As with any country that one travels to there are always the warnings that are dished out to you, be careful of this and that, don’t go here or there and so on it goes. The most common of these warnings is always food and water, no matter where you are traveling. Out of all my trips no warning has ever been this strong on the food and water subject as prior to this India trip. It’s sounded like a no-go zone.
Arriving in Kasmir, I could see why as the decay of the urban landscape began to unfold in front of me on a daily basis. But there was no escaping it; I was to be part of it, drawn right into the swirling cauldron of this downward spiralling mess that seems to be gaining momentum. The first few weeks I have been trapped in a valley and have had little option of escaping the reality of backstreet life in India. Caught between massive snow capped mountain ranges, occasionally I have broken free and headed into the hills as another valley opens and gives me a short respite from the madness. The truck stops, raw sewerage, kilometre after kilometre of garbage strewn from the windows of the thousands of vehicles that travel the roads on a daily basis.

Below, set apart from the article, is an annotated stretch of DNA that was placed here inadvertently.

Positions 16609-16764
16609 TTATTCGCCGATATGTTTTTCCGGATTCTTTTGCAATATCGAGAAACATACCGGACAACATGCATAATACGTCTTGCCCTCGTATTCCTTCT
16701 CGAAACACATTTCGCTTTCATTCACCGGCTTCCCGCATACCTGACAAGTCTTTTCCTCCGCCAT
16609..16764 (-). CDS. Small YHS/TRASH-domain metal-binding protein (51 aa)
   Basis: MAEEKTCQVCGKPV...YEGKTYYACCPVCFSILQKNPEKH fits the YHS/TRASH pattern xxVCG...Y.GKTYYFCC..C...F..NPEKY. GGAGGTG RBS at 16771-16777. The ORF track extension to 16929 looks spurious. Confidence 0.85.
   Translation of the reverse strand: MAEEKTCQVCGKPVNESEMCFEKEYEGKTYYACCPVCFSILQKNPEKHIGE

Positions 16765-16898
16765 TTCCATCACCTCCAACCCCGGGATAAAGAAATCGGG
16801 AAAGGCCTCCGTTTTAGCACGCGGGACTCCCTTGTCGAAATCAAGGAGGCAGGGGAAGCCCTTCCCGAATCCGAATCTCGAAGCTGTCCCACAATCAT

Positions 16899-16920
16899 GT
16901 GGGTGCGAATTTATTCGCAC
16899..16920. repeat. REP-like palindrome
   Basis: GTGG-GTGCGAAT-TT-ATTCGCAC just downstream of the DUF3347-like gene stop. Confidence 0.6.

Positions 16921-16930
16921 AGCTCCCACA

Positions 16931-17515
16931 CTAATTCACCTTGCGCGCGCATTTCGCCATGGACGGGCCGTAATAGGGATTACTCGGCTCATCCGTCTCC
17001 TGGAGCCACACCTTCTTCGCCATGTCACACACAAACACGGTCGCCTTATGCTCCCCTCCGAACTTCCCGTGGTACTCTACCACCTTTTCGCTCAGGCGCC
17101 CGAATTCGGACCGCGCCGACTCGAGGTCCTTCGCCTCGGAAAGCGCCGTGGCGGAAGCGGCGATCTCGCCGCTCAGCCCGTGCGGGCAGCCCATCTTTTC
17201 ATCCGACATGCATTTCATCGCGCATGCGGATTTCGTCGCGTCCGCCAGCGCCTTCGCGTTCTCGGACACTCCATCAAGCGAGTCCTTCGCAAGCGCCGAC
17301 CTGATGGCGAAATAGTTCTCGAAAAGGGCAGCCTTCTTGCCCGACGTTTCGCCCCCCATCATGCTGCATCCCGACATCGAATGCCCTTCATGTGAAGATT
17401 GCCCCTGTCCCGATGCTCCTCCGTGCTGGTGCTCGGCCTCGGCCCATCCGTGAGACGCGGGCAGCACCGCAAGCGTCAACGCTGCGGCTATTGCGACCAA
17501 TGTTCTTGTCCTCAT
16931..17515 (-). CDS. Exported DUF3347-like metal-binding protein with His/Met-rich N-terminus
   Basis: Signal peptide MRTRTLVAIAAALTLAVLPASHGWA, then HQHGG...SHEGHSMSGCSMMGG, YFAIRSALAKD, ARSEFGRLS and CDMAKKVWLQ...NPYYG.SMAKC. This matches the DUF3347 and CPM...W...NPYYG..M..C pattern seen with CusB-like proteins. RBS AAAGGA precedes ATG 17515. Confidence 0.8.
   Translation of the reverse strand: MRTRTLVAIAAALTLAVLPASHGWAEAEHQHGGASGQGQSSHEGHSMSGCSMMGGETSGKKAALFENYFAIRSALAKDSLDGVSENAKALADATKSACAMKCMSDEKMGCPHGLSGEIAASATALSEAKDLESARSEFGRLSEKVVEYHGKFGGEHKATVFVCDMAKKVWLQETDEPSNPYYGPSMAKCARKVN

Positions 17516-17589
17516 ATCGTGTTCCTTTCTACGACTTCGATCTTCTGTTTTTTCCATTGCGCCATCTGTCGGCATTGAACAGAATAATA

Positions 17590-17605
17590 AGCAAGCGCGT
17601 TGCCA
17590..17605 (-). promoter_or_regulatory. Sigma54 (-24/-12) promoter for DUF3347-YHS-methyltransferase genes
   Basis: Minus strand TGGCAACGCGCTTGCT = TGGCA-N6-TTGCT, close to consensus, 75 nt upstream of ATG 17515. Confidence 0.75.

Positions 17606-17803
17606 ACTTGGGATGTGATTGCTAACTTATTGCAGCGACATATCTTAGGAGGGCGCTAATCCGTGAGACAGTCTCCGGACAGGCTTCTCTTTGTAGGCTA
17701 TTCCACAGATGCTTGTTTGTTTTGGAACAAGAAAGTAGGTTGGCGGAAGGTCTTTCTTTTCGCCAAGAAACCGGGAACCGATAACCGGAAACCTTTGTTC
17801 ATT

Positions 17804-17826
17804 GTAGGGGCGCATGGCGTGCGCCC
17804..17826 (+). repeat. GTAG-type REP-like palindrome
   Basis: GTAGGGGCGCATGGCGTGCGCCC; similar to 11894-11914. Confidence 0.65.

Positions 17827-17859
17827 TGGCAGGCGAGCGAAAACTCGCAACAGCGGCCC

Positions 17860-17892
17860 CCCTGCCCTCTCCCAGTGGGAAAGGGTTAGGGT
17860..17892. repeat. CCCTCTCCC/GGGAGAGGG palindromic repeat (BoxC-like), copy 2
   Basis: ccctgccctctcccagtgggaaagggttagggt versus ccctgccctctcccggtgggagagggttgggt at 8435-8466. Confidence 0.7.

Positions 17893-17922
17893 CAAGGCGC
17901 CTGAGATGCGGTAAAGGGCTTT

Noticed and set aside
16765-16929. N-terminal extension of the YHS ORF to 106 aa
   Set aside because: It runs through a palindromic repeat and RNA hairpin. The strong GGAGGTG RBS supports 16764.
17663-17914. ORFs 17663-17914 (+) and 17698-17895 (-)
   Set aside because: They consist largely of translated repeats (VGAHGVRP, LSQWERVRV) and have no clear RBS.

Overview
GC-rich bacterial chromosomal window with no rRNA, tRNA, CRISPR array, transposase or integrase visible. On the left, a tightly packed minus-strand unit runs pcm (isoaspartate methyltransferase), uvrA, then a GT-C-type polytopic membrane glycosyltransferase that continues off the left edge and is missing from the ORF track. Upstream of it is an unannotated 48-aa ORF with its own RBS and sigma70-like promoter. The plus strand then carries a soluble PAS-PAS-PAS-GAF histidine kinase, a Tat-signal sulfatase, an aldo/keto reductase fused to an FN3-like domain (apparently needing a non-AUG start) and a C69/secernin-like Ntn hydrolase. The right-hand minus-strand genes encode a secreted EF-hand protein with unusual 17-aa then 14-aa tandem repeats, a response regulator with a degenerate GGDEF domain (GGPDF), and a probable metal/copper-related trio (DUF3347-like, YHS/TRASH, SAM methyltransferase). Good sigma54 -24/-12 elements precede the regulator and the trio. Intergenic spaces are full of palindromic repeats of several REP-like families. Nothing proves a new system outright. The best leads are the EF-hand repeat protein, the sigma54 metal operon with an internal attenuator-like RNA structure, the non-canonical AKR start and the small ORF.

Between all of this I have found a simple but tasty food culture, one that, believe it or not has grown on me. Out of the dirtiest fly infested mountainside truck stops, have come some really tasty meals, simple but well crafted. The food consists of a choice of rice or Chapatti (a baked flat bread) then there is the selection of side dishes, dhal, curd stewed with onions and peppers, fried vegetables, stewed potato, and many other variations of fresh vegetable dishes. In bigger towns you will find curried eggs, and then the classic meat and poultry dishes. Everything is served on a tin plate with a jug of local water.
On entering Punjab, the food has really gone up a notch. Here you can see that the folk are well fed and noticeably, let’s say, have a weight advantage. This area has stood out as having the best food to date. The street hawkers have also a bigger variety of deep-fried goods as well as lots of little confectionery stands, selling biscuits and home made sweets that look like fudge. I have reserved the sweet tasting session for the next week on the road. So to date, the water and food has been good to us.